CÖCÖCÖCÜ is the title of the exhibition that emerged from a collaborative, ant-focused residency - Residencia Formigueiro - curated by KinoBeat, Porto Alegre, Brasil; for which Feral Practice was invited to propose the theme. Sponsored by the British Council.
Over the course of three weeks, Feral Practice and eighteen Porto Alegre citizens - artists, biologists, urban planners, curators and producers - explored the city together through the lens of ants - blurring their pre-established roles and cocreating works and ideas, towards the exhibition.
KinoBeat director Gabriel Cevallos: 'CÖCÖCÖCÜ is the onomatopoeia of a process. An unusual way of translating into language an intense experience of encounters and creations. It could also be the amplified sound of an ant walking over the dry leaves that surround the anthill.
The word is a neologism, which carries in its formation the initial syllables of some of the main terms that symbolized the Anthill artistic residency: coexistence, collaboration, communication and care.
The ants were the guides throughout the shared experience at Casa de Cultura Mario Quintana and in the city. Working with/on them was an exercise in otherness and reflection that generated worlds. For the anthropologist Bruno Latour, "the world always overflows with nature, world and nature are temporal landmarks: nature is what is established; the world, what is to come.”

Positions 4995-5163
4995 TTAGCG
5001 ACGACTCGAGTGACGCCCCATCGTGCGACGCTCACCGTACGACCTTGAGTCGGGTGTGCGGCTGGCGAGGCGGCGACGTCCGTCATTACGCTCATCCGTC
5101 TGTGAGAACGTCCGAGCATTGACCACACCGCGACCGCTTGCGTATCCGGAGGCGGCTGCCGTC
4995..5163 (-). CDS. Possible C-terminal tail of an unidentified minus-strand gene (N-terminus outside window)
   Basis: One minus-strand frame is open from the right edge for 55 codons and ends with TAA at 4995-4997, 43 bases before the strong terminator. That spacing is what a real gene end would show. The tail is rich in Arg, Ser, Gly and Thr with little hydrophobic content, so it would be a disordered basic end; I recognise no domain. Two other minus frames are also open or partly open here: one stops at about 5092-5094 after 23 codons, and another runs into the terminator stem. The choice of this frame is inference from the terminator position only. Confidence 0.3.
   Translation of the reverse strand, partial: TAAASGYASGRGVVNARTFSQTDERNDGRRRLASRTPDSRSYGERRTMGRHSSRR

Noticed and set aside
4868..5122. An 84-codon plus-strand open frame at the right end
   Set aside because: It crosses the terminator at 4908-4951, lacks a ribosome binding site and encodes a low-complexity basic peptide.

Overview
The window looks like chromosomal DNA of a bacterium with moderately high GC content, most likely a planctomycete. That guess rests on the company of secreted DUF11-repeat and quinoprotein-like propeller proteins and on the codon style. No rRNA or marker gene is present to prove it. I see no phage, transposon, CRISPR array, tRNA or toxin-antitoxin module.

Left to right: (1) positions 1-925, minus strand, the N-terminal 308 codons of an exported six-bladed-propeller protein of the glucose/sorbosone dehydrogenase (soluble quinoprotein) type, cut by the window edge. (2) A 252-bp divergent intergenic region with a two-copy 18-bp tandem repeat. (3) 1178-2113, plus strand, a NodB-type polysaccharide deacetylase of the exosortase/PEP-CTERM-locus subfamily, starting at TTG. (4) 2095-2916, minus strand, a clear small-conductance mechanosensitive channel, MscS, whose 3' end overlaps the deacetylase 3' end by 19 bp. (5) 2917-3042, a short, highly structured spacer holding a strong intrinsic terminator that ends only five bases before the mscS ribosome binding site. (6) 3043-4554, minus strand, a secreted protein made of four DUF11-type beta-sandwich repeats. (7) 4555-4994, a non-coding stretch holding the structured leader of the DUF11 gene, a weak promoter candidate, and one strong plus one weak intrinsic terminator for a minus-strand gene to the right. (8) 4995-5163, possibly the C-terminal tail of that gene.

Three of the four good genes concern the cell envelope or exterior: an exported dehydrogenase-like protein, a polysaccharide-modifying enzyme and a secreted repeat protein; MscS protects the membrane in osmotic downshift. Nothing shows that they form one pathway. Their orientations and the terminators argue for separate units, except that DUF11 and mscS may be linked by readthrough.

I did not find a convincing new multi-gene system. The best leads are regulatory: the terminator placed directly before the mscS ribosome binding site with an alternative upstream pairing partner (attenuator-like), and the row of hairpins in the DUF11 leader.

CÖCÖCÖCÜ can also be perceived as an experiment in articulating the dualisms: art and life, nature and culture. All entangled in a superorganism of relationships and affections, materialized in a series of artistic works developed during this intensive residency.'
For the exhibition, Feral Practice made the installation Sonho Mutirão (which translates as Collective Dream Work). The installation and guided meditation invited the audience to relax and participate in a somatic-imaginative work of multispecies connection.
“Almost as soon as I arrived in Porto Alegre, on my first visit to the Praça do Tambor, I saw leafcutter ants collecting yellow petals. This I understood as the ants foraging to feed their fungal symbiont, and it struck me that they were feeding this fungus who lives in the darkness with material the colour of the sun. Alongside them were other ants carrying small pinkish stones. This was curious… after observing for some time, and noting that it was the day of the lunar new year, I speculated that the rocks might be used by the ants to evoke the moon.”
Materials, forms, images and sounds were collected by Feral Practice from the area local to Casa de Cultura Mario Quintana, following the priorities of the Acromyrmex leafcutter ants who dominate these streets and parks.
Video by Feral Practice and Vicente Carcuchinski